Biology Exam Study Guide II
Biology Exam Study Guide II BSCI 105 - 5666
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This 9 page Study Guide was uploaded by Natania Lipp on Wednesday March 2, 2016. The Study Guide belongs to BSCI 105 - 5666 at University of Maryland - College Park taught by Dr. Michael Keller in Winter 2016. Since its upload, it has received 133 views. For similar materials see Principles of Biology I in Biology at University of Maryland - College Park.
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Date Created: 03/02/16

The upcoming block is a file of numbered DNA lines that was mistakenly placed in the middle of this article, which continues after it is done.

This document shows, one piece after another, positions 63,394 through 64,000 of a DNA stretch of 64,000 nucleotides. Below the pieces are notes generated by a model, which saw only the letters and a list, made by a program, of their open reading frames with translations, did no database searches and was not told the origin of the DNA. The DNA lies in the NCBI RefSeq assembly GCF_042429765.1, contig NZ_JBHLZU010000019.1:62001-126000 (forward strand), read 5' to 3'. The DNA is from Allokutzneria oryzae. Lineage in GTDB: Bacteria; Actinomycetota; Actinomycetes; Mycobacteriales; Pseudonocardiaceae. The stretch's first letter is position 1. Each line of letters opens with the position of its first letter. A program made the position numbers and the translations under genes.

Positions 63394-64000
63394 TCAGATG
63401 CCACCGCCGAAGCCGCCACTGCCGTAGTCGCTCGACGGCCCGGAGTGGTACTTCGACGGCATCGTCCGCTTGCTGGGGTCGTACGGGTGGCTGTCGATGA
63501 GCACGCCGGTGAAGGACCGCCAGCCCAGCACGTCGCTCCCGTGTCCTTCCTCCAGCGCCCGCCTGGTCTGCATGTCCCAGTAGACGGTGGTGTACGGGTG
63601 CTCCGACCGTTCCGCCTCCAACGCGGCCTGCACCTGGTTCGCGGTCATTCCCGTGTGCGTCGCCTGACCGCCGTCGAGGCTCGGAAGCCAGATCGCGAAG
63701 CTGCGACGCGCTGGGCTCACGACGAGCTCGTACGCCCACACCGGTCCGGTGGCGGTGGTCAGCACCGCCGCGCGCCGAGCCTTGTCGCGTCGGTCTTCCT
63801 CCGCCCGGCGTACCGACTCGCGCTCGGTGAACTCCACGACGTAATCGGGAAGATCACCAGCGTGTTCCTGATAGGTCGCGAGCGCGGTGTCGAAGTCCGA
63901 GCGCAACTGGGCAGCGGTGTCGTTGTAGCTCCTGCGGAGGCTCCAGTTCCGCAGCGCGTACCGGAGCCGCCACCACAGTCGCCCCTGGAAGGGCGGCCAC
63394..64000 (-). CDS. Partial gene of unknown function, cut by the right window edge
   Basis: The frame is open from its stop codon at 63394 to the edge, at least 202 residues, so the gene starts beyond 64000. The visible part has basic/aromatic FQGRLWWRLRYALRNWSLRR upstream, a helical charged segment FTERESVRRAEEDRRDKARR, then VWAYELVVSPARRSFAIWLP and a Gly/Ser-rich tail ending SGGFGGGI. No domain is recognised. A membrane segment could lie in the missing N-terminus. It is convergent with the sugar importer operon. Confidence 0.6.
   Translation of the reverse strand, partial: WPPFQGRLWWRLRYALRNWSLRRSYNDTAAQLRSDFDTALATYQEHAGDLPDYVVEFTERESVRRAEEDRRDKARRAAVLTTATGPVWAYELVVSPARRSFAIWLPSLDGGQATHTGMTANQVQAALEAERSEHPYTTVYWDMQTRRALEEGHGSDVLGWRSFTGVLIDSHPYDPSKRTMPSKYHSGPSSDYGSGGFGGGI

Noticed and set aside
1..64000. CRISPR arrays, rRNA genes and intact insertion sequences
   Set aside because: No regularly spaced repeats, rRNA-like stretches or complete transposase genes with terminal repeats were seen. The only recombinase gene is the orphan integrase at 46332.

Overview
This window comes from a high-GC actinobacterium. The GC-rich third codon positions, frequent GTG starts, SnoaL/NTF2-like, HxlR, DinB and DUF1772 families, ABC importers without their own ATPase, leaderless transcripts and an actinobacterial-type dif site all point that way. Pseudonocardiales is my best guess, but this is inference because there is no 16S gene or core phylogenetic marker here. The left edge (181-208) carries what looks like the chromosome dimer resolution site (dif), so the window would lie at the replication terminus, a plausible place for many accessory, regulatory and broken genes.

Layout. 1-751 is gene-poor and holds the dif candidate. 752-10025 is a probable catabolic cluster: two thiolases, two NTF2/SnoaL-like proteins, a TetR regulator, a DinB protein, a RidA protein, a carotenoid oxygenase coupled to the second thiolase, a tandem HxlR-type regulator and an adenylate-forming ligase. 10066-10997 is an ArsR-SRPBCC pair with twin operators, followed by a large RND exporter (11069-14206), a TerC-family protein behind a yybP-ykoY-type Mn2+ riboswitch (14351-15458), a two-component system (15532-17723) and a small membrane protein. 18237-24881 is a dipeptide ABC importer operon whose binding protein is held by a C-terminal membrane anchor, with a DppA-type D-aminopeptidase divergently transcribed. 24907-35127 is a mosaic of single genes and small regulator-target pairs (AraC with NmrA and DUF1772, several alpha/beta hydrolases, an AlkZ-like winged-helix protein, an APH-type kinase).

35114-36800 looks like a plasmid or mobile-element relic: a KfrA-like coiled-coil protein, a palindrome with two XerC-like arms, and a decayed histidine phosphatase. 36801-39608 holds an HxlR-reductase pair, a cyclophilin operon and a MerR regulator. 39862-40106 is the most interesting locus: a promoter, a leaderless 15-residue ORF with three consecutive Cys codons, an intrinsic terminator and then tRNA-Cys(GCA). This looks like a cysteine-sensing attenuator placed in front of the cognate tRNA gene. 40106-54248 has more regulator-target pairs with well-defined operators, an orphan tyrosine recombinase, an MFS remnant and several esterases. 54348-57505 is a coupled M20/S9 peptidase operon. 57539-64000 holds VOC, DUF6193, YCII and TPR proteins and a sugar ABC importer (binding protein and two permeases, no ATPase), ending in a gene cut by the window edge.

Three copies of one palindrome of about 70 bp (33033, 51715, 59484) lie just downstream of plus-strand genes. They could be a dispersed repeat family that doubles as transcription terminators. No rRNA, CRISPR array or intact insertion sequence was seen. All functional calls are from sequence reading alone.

Biology Exam Study Guide I. Membrane Structure and Function Key concepts: A. All cells are deﬁned by a cell membrane that establishes “inside” versus “outside”. - The cell membrane is a “ﬂuid mosaic” of two types of molecules: - Protein molecules - Fluid bilayer of phospholipids B. Membrane lipids compose the structural parts of the membrane. • Amphipathic phospholipids arrange in a bilayer with hydrophobic tails oriented inward. • Phospholipids that make up the membrane each contain one head and two tails. • Amphipathic: the tails of the phospholipids are hydrophobic and the head is hydrophilic, so the head attracts water and the tails repel water, sending the tails in towards each other and creating the bilayer with heads on the outside and tails on the inside. C. The degree of movement and space in-between molecules in a membrane is a function of membrane ﬂuidity, which is determined by the saturation and length of fatty acid tails • Saturated fatty acids: the tails are straight, so the membrane is more viscous • Unsaturated fatty acids: the tails are more curved, so the membrane is more ﬂuid. • Cholesterol can be added to the membrane to modulate ﬂuidity: • It keeps more ﬂuid membranes from becoming too ﬂuid • Also keeps less ﬂuid membrane from becoming too viscous D. Membrane proteins are largely responsible for determining the functions of a cell membrane. • Functions of protein: • Transport • Enzymatic activity • Signal transduction • Cell-cell recognition • Peripheral membrane proteins associate with the membrane on one side but don’t enter the membrane • Integral membrane proteins insert into the lipid bilayer and penetrate the hydrophobic interior of the bilayer, either partially (monotopic) or passing all the way through (transmembrane) • Transmembrane proteins provide mechanisms for the transport of solutes across the cell membrane in a regulated fashion, which makes membranes selectively permeable. • Selective permeability allows cells to protect themselves from unwanted elements and to allow for wanted items in the cell • 2 kinds of transport proteins allow for some ions and polar molecules to enter the membrane: 1. Channel proteins have a hydrophillic channel through which certain molecules or atomic ions can use as a tunnel to get through the membrane. • Aquaporins are a kind of channel protein that allow 2 billion water molecules to pass into the cell every second. 2. Carrier proteins hold onto their passengers and change shape in a way that the movement of particles of any substance so that they spread out into the available space. shuttles them across the membrane. E. Passive transport requires no energy investment • Occurs when solutes are moving “down” a concentration gradient. • Concentration gradient: the region along which the density of a chemical substance increases or decreases. Every substance diffuses down its concentration gradient. • The cell uses facilitated diffusion: the movement of particles of any substance so that they spread out into the available space. • Through channel proteins or carrier proteins to allow them to cross the membrane without expanding energy F.Active transport requires the cells to spend energy to move solutes “up” a concentration using protein pumps. • Uses energy to move solutes against their gradients • 3 kinds of protein pumps: • Uniport: moves one solute through the membrane • Antiport: moves two solutes across the membrane in opposite directions • Symport: moves two solutes across the membrane in the same direction G. Bulk transport — moves large or abundant molecules or groups of molecules across a membrane, using endocytosis and exocytosis. • Endocytosis: the movement of material into the cell • 3 Main mechanisms: • Phagocytosis: the cell engulfs a particles by extending pseudopodia around it and packaging it within the vacuole • Pinocytosis: the cell continuously “gulps” droplets of extracellular ﬂuid into tiny vesicles so that the cell can obtain molecules that are dissolved in the droplets. It is nonspeciﬁc for the substances it transports. The vesicles are often lined with a protein coating called clathrin. • Receptor mediated endocytosis: a specialized type of pinocytosis that allows the cell to acquire bulk quantities of things, but is more speciﬁc than the other mechanisms. The receptor proteins in the plasma membrane cluster in coated pits and each pit forms a vesicle that contains the molecules. These proteins are very selective about what enters and exits the cell. • Exocytosis: the movement of material out of the cell, • In exocytosis, a transport vesicle from the Golgi apparatus moves along the microtubules of the cytoskeleton to the plasma membrane, where plasma and vesicle membranes come in contact and the proteins rearrange the lipid molecules of the membranes so that the two membranes fuse together. When the vesicle becomes part of the plasma membrane the contents of the vesicle spill outside of the cell. II. Energy, Enzymes, and Reaction Coupling Key concepts: A. Metabolism is the sum of all anabolic and catabolic reactions in an organism. • Metabolism is the sum of all biochemical reactions in every cell (the broad deﬁnition) • It is assembled into pathways that intersect different networks, called metabolic pathways. • The metabolic pathways break the process of metabolism down into multiple steps, dividing small jobs up for different enzymes. • Allows for complex, interconnected systems. • Anabolic reactions (aka biosynthetic) refer to the body making things. • Catabolic reactions (aka degradative) refer to the body breaking things down. B. Energy is the capacity to do work. • There are two main kinds of energy: • Kinetic energy is transferred between objects in motion • Potential energy is stored in an object and must be released • For example, a ball at the top of a hill has potential energy. • Free energy: the released potential energy that is available to do work. • In molecules, free energy is stored in covalent bonds. When the bonds break the energy is released. This reaction occurs, for example, when two logs are rubbed against each other hard enough to break the bonds that release heat that start a ﬁre. C. The First Law of Thermodynamics: conservation of energy — energy can be transferred but cannot be created nor destroyed • The Second Law of Thermodynamics: entropy in the universe always increases • Entropy = the drive for energy to spread out evenly throughout the universe • Measure of disorder • Unusable energy • Energy is made available to do work • Energy can be used to increase order in the system. D. Free energy = chemical energy that is available to do work • It’s expressed as the difference between enthalpy and entropy • Enthalpy = total energy E. Any reaction involves change in free energy (delta G) between reactants and products. • The positivity or negativity of delta G determines whether it is spontaneous (exergonic) or non spontaneous (endergonic) • If the change in G is negative, meaning that the free energy of the reactant is lower than the energy of the product, the reaction is exergonic. • If the change in G is positive, meaning that the free energy of the reactant is higher than the energy of the product, the reaction is endergonic. F. Enzymes are proteins that reduce activation energy of a reaction to speed up the reaction. • They are the “catalysts of biological systems” • Activation energy is the free energy of activation; the energy that is required for a chemical reaction to start • Enzymes speed up reactions without changing thermodynamics G. Enzyme speciﬁcity and function are the result of the shape of the protein. • Most enzymes are proteins, and proteins’ shape determine their function. • The shape also determines the speciﬁcity of the active site • Shape change causes activity change • A substrate is a reactant that the enzymes act on • The substrate binds to an active region of the enzyme called the active site. The active site is a small pocket or groove on the surface of an enzyme that binds to the substrate. • Enzyme + substrate —> Enzyme-substrate complex —> Enzyme + products • When the active site and the substrate bind they form an enzyme-substrate complex with a close interaction through induced ﬁt. Induced ﬁt is the way that the binding between the substrate and the enzyme gets tighter as the enzyme shape shifts, which brings chemical groups of the active site into positions that enhance their ability to catalyze the chemical reaction. H. Environmental factors interfere with the tertiary or quaternary structure of an enzyme will impact its activity. • If protein structure is changed, the activity is also affected. • Factors that could interfere: • Temperature: when temperature increases, molecules move faster causing substrates to collide with active sites more often. Past a certain temperature the activity will decrease because the thermal agitation will cause the weak bonds to break. Optimal temperature for most humans is 35-40 C • pH: a neutral or almost neutral pH provides the best environment for enzymes (between 6-8, with a few exceptions) I. Cofactors: nonprotein helpers that can be bound tightly to the enzyme as permanent residents or loosely and reversible with the substrate. • Sometimes inorganic, such as zinc, iron, and copper • Sometimes organic (coenzymes), such as vitamins J. Optimal conditions refer to environment that process the most favorable active shape for the enzyme to work. Enzymes adapt, evolve, and diversify over generations, and enzymes have different optima. K. Enzyme activity can be reduced by competitive inhibitors that compete with substrates for the active site. • Inhibitors are chemicals that selectively inhibit the action of speciﬁc enzymes • Competitive inhibitors mimic normal substrates and compete for admission into the active sites. • Noncompetitive inhibitors do not directly compete with the substrate to bind to the active site — they bind to another part of the enzyme causing the enzyme moleculed to change and to function less effectively. L. Enzymes can be regulated by allosteric effectors. • Allosteric effectors are noncompetitive inhibitors that bind somewhere not on the active site and change the shape of the protein. • Can either inhibit, activate, or stabilize the enzyme function M. Metabolic pathways can be regulated at different steps depending on the demands of the cell. • Feedback inhibition: when a metabolic pathway is halted by the inhibitory binding its end product to enzyme that acts early in the pathway • Negative feedback (aka feedback inhibition) loops use the product of a pathway to inhibit an enzyme at the beginning of the pathway. • Substrates are usually competitive, so as the product increases in concentration, it will bring the reaction back up. • When the inhibitor changes the shape of the enzymes, the substrate is not competitive. This is an exception to the rule of adding more to a substance to increase the reaction. N. Positive ∆G reactions are driven by reaction coupling with negative ∆G reactions to give a net overall negative ∆G for the combined reactions. • Energy coupling: an enzyme causes an endergonic reaction to be driven by an exergonic one. O. The most common energy couple is ATP/ • ATP has stress bonds between oxygen-rich phosphate groups that are weak (easy to break). • Yields -.73 kcal/mole (∆G) • The exergonic process of ATP hydrolysis drives endergonic reactions by transfer of a phosphate group to specific reactants, forming a phosphorylated intermediate that is more reactive. P. ATP is recycled. • ATP is used and regenerated from ADP as they exchange a phosphate. • The cell gains the free energy required to phosphorylate ADP from the exergonic breakdown reactions, and then ATP becomes regenerated with the repeated addition of an inorganic phosphate. Q. ATP is made by enzyme driven substrate-level phosphorylation or by redox driven oxidative phosphorylation. • Oxidation: the loss of electrons from one substance • Reduction: the addition of electrons to another substance • Oxidation-reduction (redox) reactions: the transfer of one or more electrons from one reactant to another • Substrate-level phosphorylation: the enzyme-catalyzed formation of ATP by direct transfer of a phosphate group to ADP form an intermediate substrate in catabolism. • Redox driven oxidative phosphorylation: the production of ATP using energy derived from the redox reactions of an electron transport chain • The three steps of aerobic respiration include (1) glycolysis, (2) pyruvate oxidation and the citric acid cycle, and (3) redox driven oxidative phosphorylation. R. NADH (or NADPH) is an important energy couple. • It shuttles electrons between redox reactions • During aerobic respiration (aka cellular respiration), electrons are usually passed to NAD+, reducing it to NADH, and then from there to an electron transport chain. S. The energy from redox reactions is extracted in small amounts by electron transport chains. • Electron transport chains: a number of molecules (mostly protein) that are built into the inner membrane of the mitochondria of eukaryotic cells • The ETC conducts them to O2 in energy-releasing steps. • It also captures H+, and forms water. • That energy is used to make ATP. Vocabulary: Bulk transport the transportation of large molecules or a group of molecules from the cell at the same time Endocytosis the process of bringing things into the cell Exocytosis reversed endocytosis; the secretion of molecules from the cell Phagocytosis “cell eating”, the form of endocytosis that allows the cell to consume large things at once Pinocytosis "cell drinking”, the form of endocytosis that brings in water by fusing the vesicle membrane with the plasma membrane Receptor-mediated A more speciﬁc version of pinocytosis that uses both peripheral and receptor endocytosis proteins. Metabolism the sum of all biochemical reactions in every cell Anabolic reactions Biosynthetic; the body making things Catabolic reactions Degradative; the body breaking things down Metabolic pathways reactions that occur one after another, in a speciﬁc order; they allow for complex metabolic systems, and break down the process into small steps Energy the capacity to do work Kinetic energy energy that goes from motion to something else Potential energy non-kinetic energy that is stored in bonds and released by the movement from higher concentration to a lower one 1st Law of Conservation of Energy: energy can be transferred, but it cannot be created Thermodynamics nor destroyed 2nd Law of Entropy in the universe is always increasing Thermodynamics Entropy the drive for energy to spread out evenly throughout the universe; a measure of randomness/disorder Fluid mosaics The model that shows the constructs of a plasma membrane; a mosaic of protein molecules bobbing in a ﬂuid bilayer of phospholipids; called mosaic because membranes within each cell have a unique collection of membrane functions Amphipathic the characteristic of the phospholipids that make up a plasma membrane: they have hydrophilic heads and two hydrophobic tails that lead to the bilayer formation of the membrane.m Phospholipid bilayer The two-layered membrane arranged with hydrophilic tails on the inside and hydrophobic heads on the outside. Viscous the opposite of ﬂuidity; when the lipid tails are packed more tightly together and allow for less to enter the membrane Integral proteins proteins that penetrate the hydrophobic interior of the lipid bilayer Peripheral proteins proteins that are not embedded in the lipid bilayer and are just loosely bound to the surface of the membrane; held down by the cytoskeleton or attached to ﬁbers of the extracellular matrix Glycolipids the membrane carbohydrates that are covalently bonded to lipids Selective permeability a property of the membrane that allows only some substances to exit and enter the cell Transport proteins proteins that help move some ions and polar molecules into the membrane Channel proteins a kind of transport protein that have hydrophilic channels through which certain molecules or atomic ions can use as a tunnel to get through the membrane Aquaporins a kind of channel protein that allow water through the membrane Carrier proteins hold onto their passengers and change shape in a way that shuttles them across the membrane Passive transport diffusion of a substance across a membrane with no energy investment needed Diffusion the movement of particles of any substance so that they spread out into available space Concentration gradient the region along which the density of a chemical substance increase or decreases; every substance diffuses down one; substances move from high to low gradients in diffusion Osmosis the diffusion of water molecules through the pores of a membrane Tonicity the ability of surrounding solution to cause a cell to gain or lose water, depending on the solute concentration and membrane permeability (if concentration is high water leaves, if it’s lower, water enters) Isotonic when there is no net movement of water in or out of the cell because water diffuses in and out of the membrane at the same rate Hypertonic a solution that does not maintain enough water because the water leaves the cell faster than it enters; could result in shrivel and death Hypotonic solution that has too much water because the water enters the cell faster than it leaves; could cause swelling and bursting Osmoregulation the control of solute concentrations and water balance; usually achieved by rigid cell walls Turgid very ﬁrm, created by turgor pressure in a hypertonic cell Flaccid very limp, created when the cell is isotonic Plasmosys when the cell shrivels up it develops this, which can be deathly Facilitated diffusion when polar molecules and ions diffuse passively with the help of transport proteins on the membrane Ion channels the channel proteins that function as gated channels and open or close in response to stimulus Active transport the pumping of a solute across a membrane that requires work, undergone by carrier proteins Sodium-potassium a pump that exchanges sodium for potassium across the membrane in order pump to maintain higher concentrations of potassium ions and lower concentration of sodium ions in the cell Voltage electrical potential energy; all cells have it Membrane potential voltage across a membrane, which is negative on the cytoplasmic side and positive on the extracellular side because of unequal distribution of anions and cations Electrochemical the combination of two forces that drive diffusion of ions across a membrane gradient Electrogenic pump the transport protein that generates voltage across a membrane Cotransport when transport protein couples the “downhill” diffusion of the soul to the “uphill” transport of a second substance against its own concentration gradient Clathrin the peripheral protein with a coated pit that helps with receptor-mediated endocytosis Cellular respiration a major pathway of catabolism where sugar glucose and other organic molecules become available to do the work of the cell Bioenergetics the study of how energy ﬂows through living organisms Thermal energy kinetic energy associated with random movement of atoms or molecules Heat thermal energy that transfers from one object to another Chemical energy potential energy that is available to be released in a chemical reaction Spontaneous process the process that leads to an increase in entropy and can proceed without requiring an input of energy; notated by a negative delta G Free energy the portion of a system’s energy that can perform work when temperature and pressure are uniform throughout the system Exergonic reactions reactions propelled forward by a net release of free energy (G is negative); usually random Endergonic reactions absorbs free energy from its surroundings (G is positive) Enthalpy total energy (marked by H in the delta G equation) Activation energy free energy of activation, the energy required to start a reaction Enzymes the biological catalysts; speed up reactions by lowering activation energy Cell’s 3 kinds of work chemical, transport, and mechanical work Chemical work pushing of endergonic reactions that would occur as the synthesis of polymers from monomers (like dehydration or hydrolysis - the breaking down of molecules) Transport work the pumping of spontaneous movement (like diffusion or pumping an ion) Mechanical work any physical movement in the cell (like arrangement of the cytoskeleton or muscle contraction) Energy coupling the use of exergonic processes to fuel an endergonic one ATP adenosine triphosphate, a nucleotide that is used to drive endergonic reactions in cells Inhibitors block the active site to inhibit a reaction Allosteric control turns on, off, or stabilizes enzymes with the use of noncompetitive Oscilation the active site going back and forth from bad shape to good shape on its own (adding an inhibitor keeps it in bad shape and adding an activator keeps it in a good shape) Substrate a reactant that an enzyme acts on Oxidation the loss of electrons Reduction the gaining of electrons Electron transport a number of molecules (mostly proteins) that are built into the inner chain membrane of the mitochondria of eukaryotic cells